Automated network design

The smart way to optimise infrastructure is to incorporate optimality into the design.”
Geoff Prince
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In a recent presentation by Mike Quigley, NBN Co’s departing CEO, he mentioned that OSS/BSS gave him his biggest nightmares.

One of the NBN Co’s other significant problems he mentioned was the preparation of designs to service every home in Australia with broadband network services. Given the size of the challenge, NBN Co elicited the help of Biarri to develop software (called FOND — Fibre Optic Network Design) to automate network design for the Australia-wide fibre optic network layout.

It has been indicated that FOND has “reduced construction costs by approximately 20 per cent and manual planning time by 80 per cent.” It achieves this through the use of “mixed-integer programming, a branch of mathematics used by airlines and logistic companies to solve complex network problems in minutes.[which]… allows quick investigations (simulations) of how best to build, distribute and manage the fibre optic roll out.”

[The quotes above come from an article on the Australian Mathematical Sciences Institute website]

In a nutshell, FOND uses mathematical techniques to simulate many different design variations and choose the most optimal. Designing whole service areas manually is time-consuming enough, but then trying many different variations until you find the optimal one is not viable from a time and effort perspective.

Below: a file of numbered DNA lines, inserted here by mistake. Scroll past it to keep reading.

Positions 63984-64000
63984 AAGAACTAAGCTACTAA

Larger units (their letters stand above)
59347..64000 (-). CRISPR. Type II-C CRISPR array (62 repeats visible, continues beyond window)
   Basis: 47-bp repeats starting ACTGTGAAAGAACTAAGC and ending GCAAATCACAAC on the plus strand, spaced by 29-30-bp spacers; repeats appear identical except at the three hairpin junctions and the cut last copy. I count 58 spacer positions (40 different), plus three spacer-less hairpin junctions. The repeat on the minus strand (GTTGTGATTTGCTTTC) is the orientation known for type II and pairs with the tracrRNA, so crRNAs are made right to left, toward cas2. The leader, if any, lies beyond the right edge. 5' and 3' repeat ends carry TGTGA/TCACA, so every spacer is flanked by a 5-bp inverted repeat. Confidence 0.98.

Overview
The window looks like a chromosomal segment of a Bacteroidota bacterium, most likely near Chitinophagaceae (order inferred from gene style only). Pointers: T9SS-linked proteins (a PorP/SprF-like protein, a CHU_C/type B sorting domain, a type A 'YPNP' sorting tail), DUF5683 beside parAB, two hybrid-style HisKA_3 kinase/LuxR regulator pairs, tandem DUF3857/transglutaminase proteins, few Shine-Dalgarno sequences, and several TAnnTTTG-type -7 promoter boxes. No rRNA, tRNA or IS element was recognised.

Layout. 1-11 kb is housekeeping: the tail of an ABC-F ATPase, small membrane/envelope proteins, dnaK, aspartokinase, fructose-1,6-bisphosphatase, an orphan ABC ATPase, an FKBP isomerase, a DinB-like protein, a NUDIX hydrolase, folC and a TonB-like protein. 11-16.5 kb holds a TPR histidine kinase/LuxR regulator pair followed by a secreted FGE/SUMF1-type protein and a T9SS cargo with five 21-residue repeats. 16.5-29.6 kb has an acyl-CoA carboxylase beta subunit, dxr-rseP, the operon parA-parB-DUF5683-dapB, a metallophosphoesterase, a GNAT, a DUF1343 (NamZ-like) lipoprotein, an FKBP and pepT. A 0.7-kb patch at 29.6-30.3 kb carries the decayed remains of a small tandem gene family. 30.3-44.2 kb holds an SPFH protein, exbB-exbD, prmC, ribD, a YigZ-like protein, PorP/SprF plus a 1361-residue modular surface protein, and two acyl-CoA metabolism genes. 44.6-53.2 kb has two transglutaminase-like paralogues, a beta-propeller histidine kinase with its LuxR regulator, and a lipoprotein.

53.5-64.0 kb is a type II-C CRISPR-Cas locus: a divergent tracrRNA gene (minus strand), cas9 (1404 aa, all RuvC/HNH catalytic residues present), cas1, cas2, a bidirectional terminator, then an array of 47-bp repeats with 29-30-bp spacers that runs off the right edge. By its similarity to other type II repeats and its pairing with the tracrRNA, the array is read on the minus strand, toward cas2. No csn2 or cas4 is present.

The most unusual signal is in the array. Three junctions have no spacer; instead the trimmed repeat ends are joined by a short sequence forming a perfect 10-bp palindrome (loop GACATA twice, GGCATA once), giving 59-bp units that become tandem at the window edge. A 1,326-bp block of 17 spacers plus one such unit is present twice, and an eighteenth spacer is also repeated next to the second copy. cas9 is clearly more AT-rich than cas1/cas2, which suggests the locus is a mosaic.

I believe that you’ll begin to see more of these types of tools introduced into OSS software suites in coming years as they represent quantifiable and rapid returns on investment. For example, if the 20% construction cost reduction and 80% planning time reduction are accurate, then this represents many millions of dollars (perhaps billions) of savings on a $40B+ network like Australia’s NBN.

Not only that, but many organisations’s OSS suites already hold a majority of the raw data that tools like FOND need to perform their optimisation simulations.

The big caveat on these types of tools is the GIGO paradigm – Garbage In, Garbage Out. If the OSS data integrity is low or if the ducts listed in the OSS/GIS are irreparably damaged, then the application will be working from false assumptions.

Do you prepare many designs every year, have reliable OSS data and have repeatable designs / processes? This may make you a candidate for developing a viable business case to support an automated network design tool. FOND is not the only one already available on the market. I’d be happy to assist you with your business case and the process of choosing the best-fit for your business.

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